Frankie Graziano / Connecticut Public Radio

The United States Department of Labor Secretary was in Connecticut on Tuesday, April 16 to see for himself efforts to reskill the state’s manufacturing workforce.

Bill Smith / Flickr Creative Commons

Literacy. It's something many of us take for granted. The ability to read health forms, headlines, or the latest bestsellers. Yet, across the U.S., there are millions of adults who have difficulty reading.

This hour, we find out why. We talk with literacy experts and advocates, and we also hear from you.

East Hartford Superintendent Nathan Quesnel speaks at the announcement Friday April 5, watched by Governor Ned Lamont and Ray and Barbara Dalio.
Adam Hushin / Connecticut Public Radio

Billionaire hedge fund manager Ray Dalio and his wife Barbara are making a $100 million donation to Connecticut Public Schools. It’s part of what the state hopes will be a $300 million public private partnership. 

Sage Ross / Flickr

Thirteen Yale University professors are taking a stand against the school in order to get long-term support for an ethnic studies program.

Lamont Tours Essex School To Promote Consolidation

Mar 31, 2019
Adam Hushin / Connecticut Public Radio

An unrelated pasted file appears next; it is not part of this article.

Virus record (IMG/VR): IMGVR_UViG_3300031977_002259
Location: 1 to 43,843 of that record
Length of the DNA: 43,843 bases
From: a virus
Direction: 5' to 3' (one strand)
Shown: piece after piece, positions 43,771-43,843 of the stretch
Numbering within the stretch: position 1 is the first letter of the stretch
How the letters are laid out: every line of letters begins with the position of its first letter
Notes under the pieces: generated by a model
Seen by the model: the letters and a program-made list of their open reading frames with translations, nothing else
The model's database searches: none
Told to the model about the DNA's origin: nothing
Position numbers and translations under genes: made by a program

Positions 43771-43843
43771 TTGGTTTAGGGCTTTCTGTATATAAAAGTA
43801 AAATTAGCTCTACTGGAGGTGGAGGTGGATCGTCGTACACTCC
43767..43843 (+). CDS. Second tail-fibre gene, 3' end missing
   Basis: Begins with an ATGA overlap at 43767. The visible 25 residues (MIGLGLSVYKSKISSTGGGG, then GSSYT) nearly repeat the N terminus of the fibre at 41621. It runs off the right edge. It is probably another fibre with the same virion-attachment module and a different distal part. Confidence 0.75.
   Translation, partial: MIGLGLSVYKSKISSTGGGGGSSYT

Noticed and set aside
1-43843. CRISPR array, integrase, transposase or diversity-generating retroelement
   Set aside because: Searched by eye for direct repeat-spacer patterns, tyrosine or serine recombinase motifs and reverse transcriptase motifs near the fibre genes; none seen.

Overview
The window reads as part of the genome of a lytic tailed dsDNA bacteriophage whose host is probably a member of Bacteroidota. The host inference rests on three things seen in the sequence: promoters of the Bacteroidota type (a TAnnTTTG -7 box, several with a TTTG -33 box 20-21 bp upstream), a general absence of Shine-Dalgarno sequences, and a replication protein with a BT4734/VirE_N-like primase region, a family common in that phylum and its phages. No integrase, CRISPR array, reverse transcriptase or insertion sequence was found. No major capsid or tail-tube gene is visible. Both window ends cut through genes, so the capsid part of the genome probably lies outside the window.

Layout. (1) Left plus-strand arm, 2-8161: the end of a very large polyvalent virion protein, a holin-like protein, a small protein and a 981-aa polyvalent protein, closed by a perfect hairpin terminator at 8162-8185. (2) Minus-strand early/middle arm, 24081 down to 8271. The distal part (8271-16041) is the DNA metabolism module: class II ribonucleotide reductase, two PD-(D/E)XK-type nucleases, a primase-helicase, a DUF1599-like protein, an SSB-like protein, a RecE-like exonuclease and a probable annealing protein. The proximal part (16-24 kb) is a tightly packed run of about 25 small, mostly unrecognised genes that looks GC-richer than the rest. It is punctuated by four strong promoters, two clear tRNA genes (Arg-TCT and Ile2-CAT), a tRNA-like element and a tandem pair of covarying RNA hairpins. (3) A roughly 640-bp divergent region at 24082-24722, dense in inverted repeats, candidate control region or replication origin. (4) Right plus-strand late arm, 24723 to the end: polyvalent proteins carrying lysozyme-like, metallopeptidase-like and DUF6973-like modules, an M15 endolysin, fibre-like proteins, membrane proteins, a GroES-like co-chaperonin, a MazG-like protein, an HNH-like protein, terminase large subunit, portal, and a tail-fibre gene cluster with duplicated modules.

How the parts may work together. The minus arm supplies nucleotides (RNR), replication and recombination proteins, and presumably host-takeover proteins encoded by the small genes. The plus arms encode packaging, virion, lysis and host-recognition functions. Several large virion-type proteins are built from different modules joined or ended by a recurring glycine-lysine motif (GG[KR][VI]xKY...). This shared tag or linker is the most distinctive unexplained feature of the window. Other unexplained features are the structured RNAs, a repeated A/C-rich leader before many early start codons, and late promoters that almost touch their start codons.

Students at Essex Elementary School received a visit from Governor Ned Lamont in their classroom on Friday, as he continues to push for districts to consider consolidating services. Lamont was touring the collaborative preschool program between the towns of Chester, Deep River, and Essex that has been running for 20 years, and -- according to his office -- has proved to be a significant saving for taxpayers. 

Vanessa de la Torre / Connecticut Public Radio

Ebenezer Bassett was the first African American to graduate from the college now known as Central Connecticut State University. Then, in 1869, he became the first African American to serve as a U.S. diplomat.

Now 150 years after that appointment by President Ulysses S. Grant, CCSU has renamed its Social Sciences Hall in honor of Bassett — a recognition that comes with another historic first, university officials said this week.